That conservation of mental energy, keeping the ancillary stuff as easy as possible, is the key to taking photos when it's dark out and I'm tired. It worked well this time, and I'm looking forward to doing it better next time as well. Always learning, and always changing, these long walks engage a process of refinement and invention that I really enjoy.


Added one week later:

Another overnight walk has given me another chance to test out my approach. As expected I did most things very much the same: no tomatoes on the sandwich, and a little less gear. I didn't bring the X100F, and swapped the XF50 for the 55-200 zoom lens. This kept the weight very similar, and the different lens was useful for a few specific shots. My next trip – tentatively planned for mid-September – will probably pair the XF16 with a different lens again. Maybe the 35/1.4.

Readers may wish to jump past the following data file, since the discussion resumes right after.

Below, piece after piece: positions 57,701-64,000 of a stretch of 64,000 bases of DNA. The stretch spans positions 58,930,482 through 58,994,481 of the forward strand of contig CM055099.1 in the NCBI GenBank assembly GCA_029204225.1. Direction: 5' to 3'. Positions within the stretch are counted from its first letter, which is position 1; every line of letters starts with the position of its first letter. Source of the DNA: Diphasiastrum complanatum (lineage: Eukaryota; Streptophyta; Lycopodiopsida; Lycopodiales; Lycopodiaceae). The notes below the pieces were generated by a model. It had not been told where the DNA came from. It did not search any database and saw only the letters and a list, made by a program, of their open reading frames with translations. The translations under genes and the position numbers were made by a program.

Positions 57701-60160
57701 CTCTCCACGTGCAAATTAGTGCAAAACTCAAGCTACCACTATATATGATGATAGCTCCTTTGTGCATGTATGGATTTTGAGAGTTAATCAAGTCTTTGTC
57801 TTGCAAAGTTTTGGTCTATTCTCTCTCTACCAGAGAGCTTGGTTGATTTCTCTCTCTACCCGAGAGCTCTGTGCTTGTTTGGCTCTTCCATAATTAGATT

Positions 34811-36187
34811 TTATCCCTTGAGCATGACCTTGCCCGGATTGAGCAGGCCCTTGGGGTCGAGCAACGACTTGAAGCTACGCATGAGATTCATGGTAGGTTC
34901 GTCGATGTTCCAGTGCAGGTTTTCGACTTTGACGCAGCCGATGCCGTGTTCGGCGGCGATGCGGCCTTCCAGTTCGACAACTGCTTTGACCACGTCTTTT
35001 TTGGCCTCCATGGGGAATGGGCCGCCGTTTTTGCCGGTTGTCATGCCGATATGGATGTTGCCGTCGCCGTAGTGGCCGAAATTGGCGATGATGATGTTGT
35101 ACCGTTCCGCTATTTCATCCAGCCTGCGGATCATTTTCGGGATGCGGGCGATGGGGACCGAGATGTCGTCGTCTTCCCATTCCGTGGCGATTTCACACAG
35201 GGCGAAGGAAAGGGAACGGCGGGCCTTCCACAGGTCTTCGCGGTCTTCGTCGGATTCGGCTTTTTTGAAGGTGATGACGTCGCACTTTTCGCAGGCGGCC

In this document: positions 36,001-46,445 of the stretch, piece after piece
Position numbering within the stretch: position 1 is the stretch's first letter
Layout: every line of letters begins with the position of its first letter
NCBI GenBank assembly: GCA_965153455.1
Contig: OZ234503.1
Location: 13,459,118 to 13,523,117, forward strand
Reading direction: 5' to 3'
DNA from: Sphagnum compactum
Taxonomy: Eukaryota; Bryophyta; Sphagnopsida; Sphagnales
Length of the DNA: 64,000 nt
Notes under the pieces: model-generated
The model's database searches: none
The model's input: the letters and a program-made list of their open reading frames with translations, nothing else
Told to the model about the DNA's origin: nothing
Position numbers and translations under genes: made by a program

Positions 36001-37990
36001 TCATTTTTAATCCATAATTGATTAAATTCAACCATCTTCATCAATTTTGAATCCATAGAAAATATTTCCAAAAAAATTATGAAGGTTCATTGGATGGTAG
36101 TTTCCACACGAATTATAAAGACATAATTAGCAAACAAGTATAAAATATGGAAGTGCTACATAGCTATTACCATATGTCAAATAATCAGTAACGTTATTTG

Another improvement was switching from the individual plastic filter cases to a nylon organizer wallet that fits in a pants pocket, which was easier to manage even though it also included a wider range of ND filters. And for the first time ever I used the plastic petal hood on the XF16 instead of the square metal one, because the metal hood won't fit over stacked filters. 

I also swapped the Pelican 1960 LED for a yellow Pelican 2300 light with an incandescent bulb for mild light painting, as much for my own amusement during four-minute exposures as for any practical effect. And I brought a small bottle of orange juice as a quick and easy way to recharge in the morning. It sounds silly, but in a dozen solid hours of photography, I never quite find the time to sit and take a break.